Ninety Days in Paris

Copyright © 2002 by Martin S. Reff
All Rights Reserved

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Chapter One

Thursday, March 29, 2001

Our arrival this morning was auspicious in that the plane was lighter than it should have been because our luggage was in Montreal. Delivery was promised for the next day. Marcia was worried (I would learn later why.) but I was confident it would arrive.

Our landlady, Mme. G and her husband welcomed us. We signed an official lease but merely initialed the inventory which we both agreed not to review. I cashed traveler's checks and paid three month's rent. The security was paid in traveler's checks to be returned before we left. With all details complete, they left for their home in La Rochelle, a picturesque ##seaport between Normandy and Bordeaux which we had visited years before. A painting of it with its distinctive fort and a few sailboats hung on each wall and even on the door. That one extended beyond the door frame so that the door could not open fully. We considered removing the fort with a knife.

We were on the eighth floor of a ten story twenty year old building, a giant of a residential structure. Our apartment is smaller than I imagined, but the panoramic view of Paris compensates. View Paris Before us is the skyline of Paris including the La Tour Eiffel, the Assemblée Nationale and l'Église du Dome (Napoleon's tomb), Palais de Chaillot at Trocadoro, the roof of the Arc de Triomphe, and in the distance the new city of La Défense.

Looking out onto the tops of buildings in the distance mentioned the strange orange containers. Marcia promptly provided the answer, "The chimneys of Paris." I had completely forgotten.

Long "French" windows in our apartment have been replaced with heavy sliding glass doors opening to a narrow straight balcony which extends about four feet from the building and runs parallel to it. Indeed, it continues on to the apartment next door on our right. The tall vertical traditional shutters have given way to a roll of wooden slats that come down much like a hurricane Living Room shutter. No drapes.

No drapes. As Marcia put it in her first letter: "We feel like we are in the movie 'Rear Window.' We watch everyone and they watch us, but we are in the tallest building but I still move back from the window when I dress and undress - at least sometimes. The apartments we see are all quite nice and also with lots of balconies/porches many with plants and flowers and some with trees. The gardens below are green and yellow. Paris is beginning to burst out in all the glory of spring.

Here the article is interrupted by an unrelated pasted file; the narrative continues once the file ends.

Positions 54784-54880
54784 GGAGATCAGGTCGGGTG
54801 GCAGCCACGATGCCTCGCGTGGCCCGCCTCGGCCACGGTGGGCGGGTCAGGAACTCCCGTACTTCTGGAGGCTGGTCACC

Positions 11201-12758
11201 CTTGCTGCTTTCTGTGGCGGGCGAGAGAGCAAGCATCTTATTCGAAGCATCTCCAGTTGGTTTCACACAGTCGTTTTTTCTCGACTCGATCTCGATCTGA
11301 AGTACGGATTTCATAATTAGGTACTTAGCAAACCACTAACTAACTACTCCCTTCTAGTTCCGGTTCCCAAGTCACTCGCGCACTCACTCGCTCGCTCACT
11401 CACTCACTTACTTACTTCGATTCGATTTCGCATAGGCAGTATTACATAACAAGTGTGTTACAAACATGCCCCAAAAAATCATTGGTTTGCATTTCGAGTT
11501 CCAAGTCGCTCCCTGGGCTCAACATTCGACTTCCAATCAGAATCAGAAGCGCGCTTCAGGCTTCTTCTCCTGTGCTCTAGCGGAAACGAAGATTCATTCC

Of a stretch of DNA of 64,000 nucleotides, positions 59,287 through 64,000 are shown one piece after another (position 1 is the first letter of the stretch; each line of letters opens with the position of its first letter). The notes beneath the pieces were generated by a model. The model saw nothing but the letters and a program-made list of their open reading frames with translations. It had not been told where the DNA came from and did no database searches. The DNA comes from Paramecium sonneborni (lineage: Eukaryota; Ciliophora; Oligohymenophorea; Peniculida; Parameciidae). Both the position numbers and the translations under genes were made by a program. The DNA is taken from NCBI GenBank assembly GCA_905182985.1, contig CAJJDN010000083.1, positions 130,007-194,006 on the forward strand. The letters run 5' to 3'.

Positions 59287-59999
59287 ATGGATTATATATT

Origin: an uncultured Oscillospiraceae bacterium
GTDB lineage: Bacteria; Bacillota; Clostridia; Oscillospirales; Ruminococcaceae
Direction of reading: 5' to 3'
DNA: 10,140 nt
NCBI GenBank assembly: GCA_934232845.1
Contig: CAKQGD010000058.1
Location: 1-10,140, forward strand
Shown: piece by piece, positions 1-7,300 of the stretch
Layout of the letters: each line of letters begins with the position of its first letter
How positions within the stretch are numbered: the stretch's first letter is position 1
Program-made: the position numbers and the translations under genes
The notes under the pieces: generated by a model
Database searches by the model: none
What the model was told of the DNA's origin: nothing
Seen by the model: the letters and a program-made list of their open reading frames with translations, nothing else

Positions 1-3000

The apartment had been, and probably still is, used for serious entertaining. Sixteen people can be seated, nine on chairs and the remainder on two sofas. Add an oval table 3 x 6 and, finally, add the following: 22 dinner plates, 24 smaller plates, 3 sets of wine glasses (12 for wine, 12 for water and 12 for cordial), demi-tasse coffee cups, thousands of forks, knives, and spoons, Dining Room Table three extraordinarily large serving platters each in the shape of a fish to remind us of the port at La Rochelle, bowls, small fish shaped nut dishes, a collection of glass fish and other knick knacks, and a collection of art books. A typical French apartment. Unfortunately all this left little space for us because we had lugged with us as much as we could.

The two burners on the electric stove look normal but within a day we found controlling the temperature was all but impossible. An ancient 750 w. microwave was not much better and without instructions, using it effectively will take time. But Marcia is resourceful and I am confident that we will overcome.

While we waited for our luggage, Marcia rearranged storage to make room for our needs. Later that day we went shopping for food and household goods including two mugs; Marcia was not about to drink her tea from a cereal bowl! I remembered using one 50 years before. Kitchen